Last Updated: 12 August 2014

Cluster Munition Ban Policy


The Kingdom of Cambodia has not acceded to the Convention on Cluster Munitions.

In April 2014, Cambodia repeated a statement that it first made at the convention’s Fourth Meeting of States Parties in September 2013 that “the lack of clearly defined definition of cluster munitions” in the Convention on Cluster Munitions requires that “a much more vigorous study among key national technical stakeholders must be made to explore technical matters and to seek a possible consensus.” Cambodia said that accession to the convention “shall be considered once it concludes all relevant assessments.”[1]

Cambodia has acknowledged the “meetings and workshops [that] have been continuously conducted by concerned national agencies to understand substance and discuss provisions” of the convention as well as the “documents and materials” provided. The “confusion” over what constitutes a cluster munition appears to stem less from a lack of understanding of the definition contained in Article 2 of the Convention on Cluster Munitions and more with lack of clarity over its stockpiled munitions (see Stockpiling section).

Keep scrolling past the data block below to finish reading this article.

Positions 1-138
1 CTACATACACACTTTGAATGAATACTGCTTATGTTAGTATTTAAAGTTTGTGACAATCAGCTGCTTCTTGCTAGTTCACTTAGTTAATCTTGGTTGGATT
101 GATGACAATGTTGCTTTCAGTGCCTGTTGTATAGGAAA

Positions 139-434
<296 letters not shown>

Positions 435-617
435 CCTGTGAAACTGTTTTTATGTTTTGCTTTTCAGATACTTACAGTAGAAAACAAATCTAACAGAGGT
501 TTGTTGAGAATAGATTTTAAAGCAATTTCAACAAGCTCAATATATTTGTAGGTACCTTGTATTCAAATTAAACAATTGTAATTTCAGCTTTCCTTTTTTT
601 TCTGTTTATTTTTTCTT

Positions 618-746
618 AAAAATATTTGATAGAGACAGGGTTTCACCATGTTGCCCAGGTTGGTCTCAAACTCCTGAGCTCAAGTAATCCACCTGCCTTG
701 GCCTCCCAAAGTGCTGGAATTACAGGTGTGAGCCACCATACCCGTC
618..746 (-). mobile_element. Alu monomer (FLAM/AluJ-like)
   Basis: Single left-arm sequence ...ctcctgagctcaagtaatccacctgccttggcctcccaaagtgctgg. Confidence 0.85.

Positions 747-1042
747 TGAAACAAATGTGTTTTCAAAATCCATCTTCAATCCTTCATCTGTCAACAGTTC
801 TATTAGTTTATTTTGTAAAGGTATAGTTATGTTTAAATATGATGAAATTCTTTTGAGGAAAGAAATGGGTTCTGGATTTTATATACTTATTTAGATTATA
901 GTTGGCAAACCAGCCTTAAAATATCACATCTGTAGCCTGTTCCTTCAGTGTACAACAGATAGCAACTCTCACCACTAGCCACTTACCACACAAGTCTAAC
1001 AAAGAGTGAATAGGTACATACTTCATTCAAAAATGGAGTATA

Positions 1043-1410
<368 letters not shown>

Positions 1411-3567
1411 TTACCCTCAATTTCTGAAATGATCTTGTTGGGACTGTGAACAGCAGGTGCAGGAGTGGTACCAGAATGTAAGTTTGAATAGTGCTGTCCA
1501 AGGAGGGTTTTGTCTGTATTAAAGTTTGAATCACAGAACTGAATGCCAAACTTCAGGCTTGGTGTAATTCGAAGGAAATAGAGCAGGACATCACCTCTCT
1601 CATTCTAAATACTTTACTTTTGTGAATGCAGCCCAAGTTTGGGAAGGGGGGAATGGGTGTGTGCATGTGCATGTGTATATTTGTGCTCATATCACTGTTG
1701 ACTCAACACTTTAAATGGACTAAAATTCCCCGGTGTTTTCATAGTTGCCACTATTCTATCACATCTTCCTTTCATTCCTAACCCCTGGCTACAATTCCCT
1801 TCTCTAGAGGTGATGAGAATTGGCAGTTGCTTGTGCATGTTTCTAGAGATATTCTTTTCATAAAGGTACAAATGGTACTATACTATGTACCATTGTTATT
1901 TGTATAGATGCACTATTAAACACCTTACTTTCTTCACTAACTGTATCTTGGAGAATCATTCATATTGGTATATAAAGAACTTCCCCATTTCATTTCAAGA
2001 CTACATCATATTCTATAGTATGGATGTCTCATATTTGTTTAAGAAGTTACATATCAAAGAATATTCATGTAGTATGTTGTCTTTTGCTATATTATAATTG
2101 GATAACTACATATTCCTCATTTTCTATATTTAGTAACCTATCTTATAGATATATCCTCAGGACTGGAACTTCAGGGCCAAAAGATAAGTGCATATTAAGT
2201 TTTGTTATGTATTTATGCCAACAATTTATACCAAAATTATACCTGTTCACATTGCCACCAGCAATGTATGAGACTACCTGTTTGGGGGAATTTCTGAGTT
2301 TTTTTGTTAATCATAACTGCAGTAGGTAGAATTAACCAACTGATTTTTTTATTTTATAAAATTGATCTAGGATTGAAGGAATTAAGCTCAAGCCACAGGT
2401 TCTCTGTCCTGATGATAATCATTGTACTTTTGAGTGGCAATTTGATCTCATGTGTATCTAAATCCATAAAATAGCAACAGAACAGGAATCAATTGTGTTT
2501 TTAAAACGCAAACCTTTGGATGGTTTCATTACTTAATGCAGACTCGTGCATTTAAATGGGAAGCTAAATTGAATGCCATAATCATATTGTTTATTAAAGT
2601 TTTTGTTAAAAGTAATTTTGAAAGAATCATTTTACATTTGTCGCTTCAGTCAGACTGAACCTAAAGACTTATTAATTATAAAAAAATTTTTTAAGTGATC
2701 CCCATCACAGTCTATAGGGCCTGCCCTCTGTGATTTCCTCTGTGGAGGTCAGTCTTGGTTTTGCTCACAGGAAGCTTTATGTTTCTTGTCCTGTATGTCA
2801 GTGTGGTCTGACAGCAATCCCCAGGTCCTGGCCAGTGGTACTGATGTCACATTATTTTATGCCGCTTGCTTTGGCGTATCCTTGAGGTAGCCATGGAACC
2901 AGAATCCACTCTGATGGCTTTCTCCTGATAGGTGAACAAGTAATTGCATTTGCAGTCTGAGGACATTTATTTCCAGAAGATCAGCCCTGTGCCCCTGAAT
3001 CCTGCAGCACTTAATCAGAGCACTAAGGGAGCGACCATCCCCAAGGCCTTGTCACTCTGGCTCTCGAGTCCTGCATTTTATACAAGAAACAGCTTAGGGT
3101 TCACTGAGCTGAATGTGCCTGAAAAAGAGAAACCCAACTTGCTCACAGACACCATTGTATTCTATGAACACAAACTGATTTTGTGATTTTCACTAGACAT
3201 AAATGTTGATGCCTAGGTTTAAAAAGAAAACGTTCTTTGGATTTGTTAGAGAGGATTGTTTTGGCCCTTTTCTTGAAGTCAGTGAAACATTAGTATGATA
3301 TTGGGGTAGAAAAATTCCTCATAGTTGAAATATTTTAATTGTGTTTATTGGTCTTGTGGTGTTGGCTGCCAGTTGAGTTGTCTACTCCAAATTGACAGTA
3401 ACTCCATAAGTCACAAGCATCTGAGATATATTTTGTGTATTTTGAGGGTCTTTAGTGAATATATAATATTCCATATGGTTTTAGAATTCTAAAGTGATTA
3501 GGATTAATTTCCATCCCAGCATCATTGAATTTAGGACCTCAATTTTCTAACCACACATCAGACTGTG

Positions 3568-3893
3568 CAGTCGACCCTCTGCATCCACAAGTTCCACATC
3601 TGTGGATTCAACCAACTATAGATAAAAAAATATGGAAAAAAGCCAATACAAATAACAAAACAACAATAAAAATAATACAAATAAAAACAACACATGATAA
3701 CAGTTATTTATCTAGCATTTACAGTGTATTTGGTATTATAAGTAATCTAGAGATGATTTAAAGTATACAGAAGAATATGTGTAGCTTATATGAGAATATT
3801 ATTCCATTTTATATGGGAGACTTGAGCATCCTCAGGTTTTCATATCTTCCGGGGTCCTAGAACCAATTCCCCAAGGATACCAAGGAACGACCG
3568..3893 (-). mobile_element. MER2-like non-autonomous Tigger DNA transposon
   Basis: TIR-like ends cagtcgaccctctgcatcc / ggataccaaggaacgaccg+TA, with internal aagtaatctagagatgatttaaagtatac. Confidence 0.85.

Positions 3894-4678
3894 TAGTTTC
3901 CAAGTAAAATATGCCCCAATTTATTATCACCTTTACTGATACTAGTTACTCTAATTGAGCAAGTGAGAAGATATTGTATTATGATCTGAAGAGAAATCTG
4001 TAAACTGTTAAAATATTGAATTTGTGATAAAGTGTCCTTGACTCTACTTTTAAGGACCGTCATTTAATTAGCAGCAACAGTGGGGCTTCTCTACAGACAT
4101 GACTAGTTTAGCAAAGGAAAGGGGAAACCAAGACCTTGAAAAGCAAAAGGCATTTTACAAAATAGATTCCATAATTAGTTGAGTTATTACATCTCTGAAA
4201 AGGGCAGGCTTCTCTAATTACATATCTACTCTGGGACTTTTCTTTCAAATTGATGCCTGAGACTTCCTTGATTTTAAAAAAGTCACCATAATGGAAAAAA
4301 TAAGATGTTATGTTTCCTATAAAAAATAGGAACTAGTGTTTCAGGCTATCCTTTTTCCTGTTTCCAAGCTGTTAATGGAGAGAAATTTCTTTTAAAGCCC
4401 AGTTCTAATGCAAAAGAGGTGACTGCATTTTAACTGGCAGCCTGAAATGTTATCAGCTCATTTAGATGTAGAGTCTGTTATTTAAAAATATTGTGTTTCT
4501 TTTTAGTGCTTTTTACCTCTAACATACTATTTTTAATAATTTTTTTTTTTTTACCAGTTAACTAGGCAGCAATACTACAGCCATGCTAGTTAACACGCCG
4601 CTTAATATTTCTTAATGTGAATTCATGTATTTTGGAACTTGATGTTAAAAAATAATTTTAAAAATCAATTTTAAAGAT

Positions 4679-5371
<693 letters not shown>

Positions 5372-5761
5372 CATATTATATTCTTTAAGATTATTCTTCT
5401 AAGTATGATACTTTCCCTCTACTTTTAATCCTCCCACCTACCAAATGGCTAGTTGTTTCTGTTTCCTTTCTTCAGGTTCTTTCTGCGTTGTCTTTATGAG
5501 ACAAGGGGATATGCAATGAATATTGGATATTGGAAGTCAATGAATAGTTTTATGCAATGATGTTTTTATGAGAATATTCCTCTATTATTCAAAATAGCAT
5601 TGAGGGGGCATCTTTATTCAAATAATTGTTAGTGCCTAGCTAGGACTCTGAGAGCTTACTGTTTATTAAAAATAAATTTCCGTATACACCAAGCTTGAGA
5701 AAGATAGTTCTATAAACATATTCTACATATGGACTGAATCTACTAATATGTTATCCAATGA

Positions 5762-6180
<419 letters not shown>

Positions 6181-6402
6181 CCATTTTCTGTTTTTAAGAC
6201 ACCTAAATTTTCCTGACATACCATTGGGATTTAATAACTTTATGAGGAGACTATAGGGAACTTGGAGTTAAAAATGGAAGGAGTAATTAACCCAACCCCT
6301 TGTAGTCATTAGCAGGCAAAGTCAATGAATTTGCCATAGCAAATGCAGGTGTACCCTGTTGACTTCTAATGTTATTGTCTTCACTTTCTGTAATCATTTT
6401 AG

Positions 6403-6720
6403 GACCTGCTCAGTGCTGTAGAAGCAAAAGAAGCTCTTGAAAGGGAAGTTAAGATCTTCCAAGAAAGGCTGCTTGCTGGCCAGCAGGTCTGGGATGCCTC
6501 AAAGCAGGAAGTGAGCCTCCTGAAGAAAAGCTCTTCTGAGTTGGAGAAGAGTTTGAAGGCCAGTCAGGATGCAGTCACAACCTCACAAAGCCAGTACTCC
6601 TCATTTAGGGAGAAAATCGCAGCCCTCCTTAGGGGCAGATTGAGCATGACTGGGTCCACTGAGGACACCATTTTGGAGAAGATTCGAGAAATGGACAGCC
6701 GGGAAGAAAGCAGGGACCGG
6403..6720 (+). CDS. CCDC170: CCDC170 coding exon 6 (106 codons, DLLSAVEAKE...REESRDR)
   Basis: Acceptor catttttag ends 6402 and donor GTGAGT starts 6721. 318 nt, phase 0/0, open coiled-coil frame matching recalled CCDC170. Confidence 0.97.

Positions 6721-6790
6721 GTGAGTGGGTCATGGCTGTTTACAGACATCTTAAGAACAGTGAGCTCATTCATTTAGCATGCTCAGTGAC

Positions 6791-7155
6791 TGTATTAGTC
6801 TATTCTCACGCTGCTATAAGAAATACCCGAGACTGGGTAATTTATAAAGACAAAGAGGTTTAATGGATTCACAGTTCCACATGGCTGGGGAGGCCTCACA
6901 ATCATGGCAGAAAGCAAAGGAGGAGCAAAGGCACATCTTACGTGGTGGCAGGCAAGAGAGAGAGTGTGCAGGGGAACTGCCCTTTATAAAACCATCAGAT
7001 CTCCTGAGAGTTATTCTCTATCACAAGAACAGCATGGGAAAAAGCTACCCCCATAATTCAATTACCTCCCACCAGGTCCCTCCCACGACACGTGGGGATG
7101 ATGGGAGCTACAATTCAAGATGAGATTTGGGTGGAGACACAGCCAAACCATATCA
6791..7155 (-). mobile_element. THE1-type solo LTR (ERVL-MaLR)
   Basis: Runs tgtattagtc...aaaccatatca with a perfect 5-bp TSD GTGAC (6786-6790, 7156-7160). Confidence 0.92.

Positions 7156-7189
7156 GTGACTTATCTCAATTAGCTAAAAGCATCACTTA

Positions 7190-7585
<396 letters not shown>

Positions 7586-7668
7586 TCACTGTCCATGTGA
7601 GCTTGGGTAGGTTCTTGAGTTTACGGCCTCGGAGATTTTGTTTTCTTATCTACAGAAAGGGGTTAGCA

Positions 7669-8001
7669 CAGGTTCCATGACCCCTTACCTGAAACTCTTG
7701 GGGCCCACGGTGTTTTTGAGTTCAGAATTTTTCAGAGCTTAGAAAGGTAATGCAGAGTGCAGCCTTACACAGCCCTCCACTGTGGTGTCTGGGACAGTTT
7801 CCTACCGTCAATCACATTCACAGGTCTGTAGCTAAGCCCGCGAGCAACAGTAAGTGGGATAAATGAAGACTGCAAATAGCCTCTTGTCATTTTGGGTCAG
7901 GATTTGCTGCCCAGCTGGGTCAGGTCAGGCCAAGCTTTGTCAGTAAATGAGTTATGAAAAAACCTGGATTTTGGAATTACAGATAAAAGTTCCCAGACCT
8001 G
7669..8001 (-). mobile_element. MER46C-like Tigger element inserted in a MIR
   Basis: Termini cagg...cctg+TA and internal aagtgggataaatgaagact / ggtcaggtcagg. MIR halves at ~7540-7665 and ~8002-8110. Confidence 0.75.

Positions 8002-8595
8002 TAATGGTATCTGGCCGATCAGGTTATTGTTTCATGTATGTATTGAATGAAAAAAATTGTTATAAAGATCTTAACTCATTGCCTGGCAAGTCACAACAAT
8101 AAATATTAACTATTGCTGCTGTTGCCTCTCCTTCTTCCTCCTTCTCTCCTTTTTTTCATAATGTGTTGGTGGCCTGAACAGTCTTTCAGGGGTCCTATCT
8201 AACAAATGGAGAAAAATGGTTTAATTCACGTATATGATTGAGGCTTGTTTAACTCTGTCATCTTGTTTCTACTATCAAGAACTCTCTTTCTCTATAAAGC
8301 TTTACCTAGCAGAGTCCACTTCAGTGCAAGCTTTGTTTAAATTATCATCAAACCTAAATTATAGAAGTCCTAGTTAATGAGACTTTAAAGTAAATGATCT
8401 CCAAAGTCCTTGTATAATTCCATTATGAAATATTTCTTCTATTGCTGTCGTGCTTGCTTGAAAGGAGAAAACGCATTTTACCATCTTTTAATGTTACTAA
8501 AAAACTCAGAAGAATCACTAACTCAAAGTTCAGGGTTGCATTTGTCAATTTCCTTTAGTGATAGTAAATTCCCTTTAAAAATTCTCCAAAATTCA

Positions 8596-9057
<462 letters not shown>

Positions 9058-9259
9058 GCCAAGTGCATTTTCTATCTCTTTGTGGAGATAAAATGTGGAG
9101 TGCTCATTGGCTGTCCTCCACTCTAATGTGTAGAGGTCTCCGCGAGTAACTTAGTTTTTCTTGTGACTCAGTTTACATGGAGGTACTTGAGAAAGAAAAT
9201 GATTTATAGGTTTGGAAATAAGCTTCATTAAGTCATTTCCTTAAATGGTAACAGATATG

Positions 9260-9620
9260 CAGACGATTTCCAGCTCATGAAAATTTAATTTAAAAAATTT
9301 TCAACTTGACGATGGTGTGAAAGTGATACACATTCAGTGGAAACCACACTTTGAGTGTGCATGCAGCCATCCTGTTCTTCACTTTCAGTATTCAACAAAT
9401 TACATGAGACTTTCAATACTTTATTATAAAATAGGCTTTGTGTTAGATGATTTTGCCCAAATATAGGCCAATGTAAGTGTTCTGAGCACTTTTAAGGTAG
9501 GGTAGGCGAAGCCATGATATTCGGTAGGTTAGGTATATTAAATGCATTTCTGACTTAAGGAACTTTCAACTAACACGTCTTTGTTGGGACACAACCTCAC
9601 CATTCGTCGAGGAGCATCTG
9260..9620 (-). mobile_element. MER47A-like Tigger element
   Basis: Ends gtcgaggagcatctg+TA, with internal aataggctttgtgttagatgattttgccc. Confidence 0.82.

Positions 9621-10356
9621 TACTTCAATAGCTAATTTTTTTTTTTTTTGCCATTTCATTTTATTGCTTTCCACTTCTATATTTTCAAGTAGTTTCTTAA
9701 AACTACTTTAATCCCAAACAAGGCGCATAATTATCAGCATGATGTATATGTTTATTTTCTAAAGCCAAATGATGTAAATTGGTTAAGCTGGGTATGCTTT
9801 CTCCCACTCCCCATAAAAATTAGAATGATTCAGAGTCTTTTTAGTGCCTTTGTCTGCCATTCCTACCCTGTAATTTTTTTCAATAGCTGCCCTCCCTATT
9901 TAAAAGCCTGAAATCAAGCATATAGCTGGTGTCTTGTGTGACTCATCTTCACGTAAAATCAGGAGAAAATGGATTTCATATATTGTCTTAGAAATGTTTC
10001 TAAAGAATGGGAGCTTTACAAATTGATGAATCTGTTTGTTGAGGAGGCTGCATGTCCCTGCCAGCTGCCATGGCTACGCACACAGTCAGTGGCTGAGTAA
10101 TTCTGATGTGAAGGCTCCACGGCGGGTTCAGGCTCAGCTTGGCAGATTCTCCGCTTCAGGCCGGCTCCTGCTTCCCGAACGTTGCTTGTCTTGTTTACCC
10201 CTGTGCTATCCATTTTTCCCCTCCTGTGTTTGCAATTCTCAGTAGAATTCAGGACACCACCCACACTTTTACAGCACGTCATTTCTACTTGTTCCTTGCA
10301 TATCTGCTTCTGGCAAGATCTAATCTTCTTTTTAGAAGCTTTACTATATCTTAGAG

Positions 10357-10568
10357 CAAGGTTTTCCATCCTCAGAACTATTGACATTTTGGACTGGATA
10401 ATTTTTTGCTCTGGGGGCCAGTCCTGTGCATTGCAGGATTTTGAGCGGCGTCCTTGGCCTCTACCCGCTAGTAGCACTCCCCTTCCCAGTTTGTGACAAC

Cambodia was an early, prominent, and influential supporter of the Oslo Process that produced the Convention on Cluster Munitions. It hosted the first regional forum on cluster munitions in Southeast Asia, in Phnom Penh in March 2007. Cambodia advocated strongly for the most comprehensive and immediate ban possible and joined in the consensus adoption of the convention at the conclusion of the Dublin negotiations in May 2008. Yet, despite Cambodia’s extensive and positive leadership role, it attended the Convention on Cluster Munitions Signing Conference in Oslo on 3 December 2008 only as an observer and did not sign, stating that it needed more time to study the security implications of joining.[2]

Throughout 2009 and 2010, Cambodia cited several reasons, mostly security-related, for not joining the Convention on Cluster Munitions.[3] Cambodia’s position on accession to the convention showed signs of change in 2011 after Thailand fired cluster munitions into Cambodian territory on the border near Preah Vihear temple, killing two men and injuring seven.[4] Cambodia first indicated it was assessing the impact of joining in September 2011, at the time stating, “We sincerely hope that the ultimate signing is just…a matter of time.”[5]